Snakebite represents a significant health issue worldwide, affecting several million people each year with as many as 95,000 deaths. India is considered to be the country most affected, but much remains unknown about snakebite incidence in this country, its socio-economic impact and how snakebite management could be improved.
We conducted a study within rural villages in Tamil Nadu, India, which combines a household survey (28,494 people) of snakebite incidence with a more detailed survey of victims in order to understand the health and socio-economic effects of the bite, the treatments obtained and their views about future improvements. Our survey suggests that snakebite incidence is higher than previously reported. 3.9% of those surveyed had suffered from snakebite and the number of deaths corresponds to 0.45% of the population. The socio-economic impact of this is very considerable in terms of the treatment costs and the long-term effects on the health and ability of survivors to work. To reduce this, the victims recommended improvements to the accessibility and affordability of antivenom treatment.
Citation: Vaiyapuri S, Vaiyapuri R, Ashokan R, Ramasamy K, Nattamaisundar K, Jeyaraj A, et al. (2013) Snakebite and Its Socio-Economic Impact on the Rural Population of Tamil Nadu, India. PLoS ONE 8(11): e80090. https://doi.org/10.1371/journal.pone.0080090
Editor: Joshua Yukich, Tulane University School of Public Health and Tropical Medicine, United States of America
Received: July 27, 2012; Accepted: October 8, 2013; Published: November 21, 2013
Copyright: © 2013 Vaiyapuri et al. This is an open-access article distributed under the terms of the Creative Commons Attribution License, which permits unrestricted use, distribution, and reproduction in any medium, provided the original author and source are credited.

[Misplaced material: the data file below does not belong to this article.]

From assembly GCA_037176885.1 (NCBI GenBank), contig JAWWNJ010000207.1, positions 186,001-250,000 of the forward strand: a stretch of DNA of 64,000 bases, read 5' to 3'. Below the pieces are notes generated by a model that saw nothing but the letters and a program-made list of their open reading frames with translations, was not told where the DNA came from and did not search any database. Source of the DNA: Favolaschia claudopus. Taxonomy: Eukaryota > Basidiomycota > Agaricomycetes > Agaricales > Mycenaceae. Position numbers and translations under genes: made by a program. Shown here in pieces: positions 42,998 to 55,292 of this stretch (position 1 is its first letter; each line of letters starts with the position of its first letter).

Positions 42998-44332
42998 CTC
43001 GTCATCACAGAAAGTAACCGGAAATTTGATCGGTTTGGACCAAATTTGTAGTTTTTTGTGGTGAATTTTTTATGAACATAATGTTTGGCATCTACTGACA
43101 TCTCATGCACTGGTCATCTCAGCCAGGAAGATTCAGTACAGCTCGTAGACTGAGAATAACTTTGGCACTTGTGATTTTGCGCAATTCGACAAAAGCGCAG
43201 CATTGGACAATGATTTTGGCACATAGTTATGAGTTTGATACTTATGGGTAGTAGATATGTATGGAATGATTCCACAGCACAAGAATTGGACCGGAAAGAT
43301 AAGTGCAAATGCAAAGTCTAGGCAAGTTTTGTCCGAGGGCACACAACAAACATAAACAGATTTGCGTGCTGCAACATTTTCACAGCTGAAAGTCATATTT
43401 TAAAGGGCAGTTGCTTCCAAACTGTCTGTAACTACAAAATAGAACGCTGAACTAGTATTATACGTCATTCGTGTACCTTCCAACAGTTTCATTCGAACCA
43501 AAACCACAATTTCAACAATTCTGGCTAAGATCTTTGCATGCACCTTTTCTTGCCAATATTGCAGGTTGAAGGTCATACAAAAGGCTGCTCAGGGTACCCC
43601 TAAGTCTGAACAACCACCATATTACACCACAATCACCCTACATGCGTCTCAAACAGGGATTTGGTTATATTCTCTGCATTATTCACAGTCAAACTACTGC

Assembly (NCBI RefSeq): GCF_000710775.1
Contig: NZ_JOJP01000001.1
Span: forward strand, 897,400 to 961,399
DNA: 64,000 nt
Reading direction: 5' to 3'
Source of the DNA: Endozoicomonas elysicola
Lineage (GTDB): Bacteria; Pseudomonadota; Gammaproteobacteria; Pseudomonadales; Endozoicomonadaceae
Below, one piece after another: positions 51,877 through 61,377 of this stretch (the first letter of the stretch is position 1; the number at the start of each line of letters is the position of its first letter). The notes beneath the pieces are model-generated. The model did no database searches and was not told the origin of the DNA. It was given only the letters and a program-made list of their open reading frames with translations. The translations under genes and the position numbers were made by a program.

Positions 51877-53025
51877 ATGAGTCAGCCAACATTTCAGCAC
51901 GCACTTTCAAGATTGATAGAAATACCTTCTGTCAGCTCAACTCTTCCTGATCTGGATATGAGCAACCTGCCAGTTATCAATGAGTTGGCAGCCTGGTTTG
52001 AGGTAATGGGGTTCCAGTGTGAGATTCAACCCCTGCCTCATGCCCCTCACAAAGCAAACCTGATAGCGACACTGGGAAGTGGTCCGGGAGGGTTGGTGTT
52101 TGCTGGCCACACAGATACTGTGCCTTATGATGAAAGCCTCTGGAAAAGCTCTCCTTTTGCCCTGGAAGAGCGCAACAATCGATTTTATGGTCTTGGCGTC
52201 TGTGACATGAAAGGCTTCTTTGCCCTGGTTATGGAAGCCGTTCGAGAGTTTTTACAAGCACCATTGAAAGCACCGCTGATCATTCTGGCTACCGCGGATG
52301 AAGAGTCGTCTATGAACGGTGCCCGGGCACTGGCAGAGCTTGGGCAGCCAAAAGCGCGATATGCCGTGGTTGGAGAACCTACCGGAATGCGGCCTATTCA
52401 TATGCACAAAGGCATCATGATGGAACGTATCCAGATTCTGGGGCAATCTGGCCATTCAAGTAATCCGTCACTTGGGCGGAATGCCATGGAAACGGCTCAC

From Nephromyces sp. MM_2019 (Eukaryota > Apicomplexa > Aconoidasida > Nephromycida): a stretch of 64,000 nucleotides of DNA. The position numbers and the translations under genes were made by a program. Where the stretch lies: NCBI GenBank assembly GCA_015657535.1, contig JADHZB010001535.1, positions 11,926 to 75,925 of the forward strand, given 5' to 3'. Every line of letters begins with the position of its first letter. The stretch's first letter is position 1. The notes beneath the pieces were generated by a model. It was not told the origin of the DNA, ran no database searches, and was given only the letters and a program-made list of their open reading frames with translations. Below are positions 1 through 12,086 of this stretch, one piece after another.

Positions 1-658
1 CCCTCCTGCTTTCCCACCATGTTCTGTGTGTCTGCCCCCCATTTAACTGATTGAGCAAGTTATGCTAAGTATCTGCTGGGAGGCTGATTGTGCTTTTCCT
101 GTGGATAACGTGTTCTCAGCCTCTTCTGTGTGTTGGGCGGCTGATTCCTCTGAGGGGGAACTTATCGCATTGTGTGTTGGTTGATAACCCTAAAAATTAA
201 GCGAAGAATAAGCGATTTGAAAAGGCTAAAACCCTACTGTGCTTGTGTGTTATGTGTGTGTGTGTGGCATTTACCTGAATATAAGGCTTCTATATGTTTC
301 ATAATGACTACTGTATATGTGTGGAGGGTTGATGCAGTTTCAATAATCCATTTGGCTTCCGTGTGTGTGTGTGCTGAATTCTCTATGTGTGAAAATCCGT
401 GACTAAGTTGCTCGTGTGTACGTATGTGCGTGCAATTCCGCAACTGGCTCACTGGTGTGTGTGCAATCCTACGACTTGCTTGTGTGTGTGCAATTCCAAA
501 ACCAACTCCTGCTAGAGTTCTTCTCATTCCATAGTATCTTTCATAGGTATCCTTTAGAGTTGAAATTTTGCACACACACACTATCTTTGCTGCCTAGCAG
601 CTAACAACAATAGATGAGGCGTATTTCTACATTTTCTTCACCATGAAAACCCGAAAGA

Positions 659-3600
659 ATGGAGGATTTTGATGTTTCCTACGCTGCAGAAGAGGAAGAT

Funding: This study was funded by the Felix trust, London (www.felixscholarship.org). The funders had no role in study design, data collection and analysis, decision to publish, or preparation of the manuscript.
Competing interests: The authors have declared that no competing interests exist.
Snakebites represent a significant health issue worldwide, estimated to affect several million people each year , , and has been estimated to result in 95,000–150,000 deaths  annually. Despite this it has only recently been officially recognised as a neglected tropical disease by the World Health Organization. The problems associated with snakebite are particularly acute in South Asia, and India in particular, which is considered to have the highest incidence of snakebites and associated deaths in the world –.
Much remains unknown about snakebites in India. Knowledge about the snakes responsible is still developing: the major snakes of medical importance in India have historically been considered to be: the Russell’s viper (Daboia russelii), the saw-scaled viper (Echis carinatus), the Indian cobra (Naja naja) and the common krait (Bungarus caeruleus), which together are known as the ‘Big Four’. However, other snakes such as the hump nosed pit-viper (Hypnale hypnale), the Levantine viper (Macrovipera lebetina) and others – are now also considered to be medically relevant. The Indian government has recently adopted the World Health Organization’s model  for defining snakes of medical significance, which will mean that the range of snakes recognised to be responsible for injury and death in India will continue to grow. These issues have consequences for snakebite management: the current treatment in rural India remains polyvalent antivenom raised against venom from the Big Four snakes only. The effectiveness of this against bites from snakes not in the Big Four group, and even against snakes from different geographical regions is unclear. Furthermore, use of antivenom in cases where it is not effective or not needed (e.g. bite from a non venomous snake) is both expensive and potentially dangerous to the victim because of the possibility of anaphylactic reactions. Thus there is a need to improve diagnosis of snakebite and to develop new treatments which have reduced side effects and are effective against snakes other than the Big Four too. Information about snakebite incidence is also lacking: there is insufficient epidemiological data, particularly in the rural areas where snakebites are most common. Snakebite morbidity and mortality are generally considered to be under-reported, largely because not all victims are treated in hospitals , –. Community surveys are considered to be a vital means for obtaining reliable estimates of the true incidence and impact of snakebites , , , .